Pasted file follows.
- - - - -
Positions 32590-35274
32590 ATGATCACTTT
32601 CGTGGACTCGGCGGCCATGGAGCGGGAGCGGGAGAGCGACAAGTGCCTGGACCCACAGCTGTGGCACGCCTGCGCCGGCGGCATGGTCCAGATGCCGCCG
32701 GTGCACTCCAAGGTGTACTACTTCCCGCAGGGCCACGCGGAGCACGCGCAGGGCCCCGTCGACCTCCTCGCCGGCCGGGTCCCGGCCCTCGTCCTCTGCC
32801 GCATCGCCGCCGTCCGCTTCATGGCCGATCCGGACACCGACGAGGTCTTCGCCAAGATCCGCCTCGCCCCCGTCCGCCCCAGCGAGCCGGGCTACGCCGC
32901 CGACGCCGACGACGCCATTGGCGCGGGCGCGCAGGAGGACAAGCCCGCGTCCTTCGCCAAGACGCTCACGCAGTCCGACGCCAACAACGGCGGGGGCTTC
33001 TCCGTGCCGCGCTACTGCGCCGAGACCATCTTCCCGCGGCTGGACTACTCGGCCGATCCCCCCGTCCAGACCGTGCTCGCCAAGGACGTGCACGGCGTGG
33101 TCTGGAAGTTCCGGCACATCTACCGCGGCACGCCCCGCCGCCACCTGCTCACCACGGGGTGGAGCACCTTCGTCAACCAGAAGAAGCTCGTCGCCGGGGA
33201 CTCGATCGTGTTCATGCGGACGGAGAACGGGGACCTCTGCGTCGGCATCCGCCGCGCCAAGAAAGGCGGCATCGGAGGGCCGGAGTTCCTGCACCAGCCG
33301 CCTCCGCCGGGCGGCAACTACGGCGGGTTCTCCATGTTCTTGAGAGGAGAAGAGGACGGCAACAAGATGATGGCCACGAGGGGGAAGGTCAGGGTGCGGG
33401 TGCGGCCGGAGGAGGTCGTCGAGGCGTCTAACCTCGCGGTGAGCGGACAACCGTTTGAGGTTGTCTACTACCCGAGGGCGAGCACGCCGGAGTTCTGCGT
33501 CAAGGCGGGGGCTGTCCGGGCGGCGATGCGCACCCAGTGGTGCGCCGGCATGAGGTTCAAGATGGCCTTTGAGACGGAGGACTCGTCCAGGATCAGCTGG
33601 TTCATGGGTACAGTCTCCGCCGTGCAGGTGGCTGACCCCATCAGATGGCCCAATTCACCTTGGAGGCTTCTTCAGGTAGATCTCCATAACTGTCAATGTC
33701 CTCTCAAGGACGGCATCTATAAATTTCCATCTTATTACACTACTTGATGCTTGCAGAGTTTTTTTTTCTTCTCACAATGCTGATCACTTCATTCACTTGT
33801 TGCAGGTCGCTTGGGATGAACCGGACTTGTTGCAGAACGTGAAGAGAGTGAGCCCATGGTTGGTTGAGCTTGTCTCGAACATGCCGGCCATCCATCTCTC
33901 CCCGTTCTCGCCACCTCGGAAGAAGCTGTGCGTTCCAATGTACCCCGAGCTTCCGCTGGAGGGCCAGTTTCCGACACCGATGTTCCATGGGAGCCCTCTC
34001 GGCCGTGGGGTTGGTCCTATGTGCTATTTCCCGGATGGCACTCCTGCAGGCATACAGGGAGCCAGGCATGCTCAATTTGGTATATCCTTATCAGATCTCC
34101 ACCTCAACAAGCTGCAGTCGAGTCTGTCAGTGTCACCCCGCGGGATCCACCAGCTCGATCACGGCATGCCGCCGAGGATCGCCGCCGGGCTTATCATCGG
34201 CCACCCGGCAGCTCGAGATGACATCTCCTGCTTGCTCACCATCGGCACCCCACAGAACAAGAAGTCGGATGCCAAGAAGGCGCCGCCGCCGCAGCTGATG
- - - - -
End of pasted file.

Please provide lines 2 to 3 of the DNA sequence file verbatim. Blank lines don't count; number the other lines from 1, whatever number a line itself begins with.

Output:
32590 ATGATCACTTT
32601 CGTGGACTCGGCGGCCATGGAGCGGGAGCGGGAGAGCGACAAGTGCCTGGACCCACAGCTGTGGCACGCCTGCGCCGGCGGCATGGTCCAGATGCCGCCG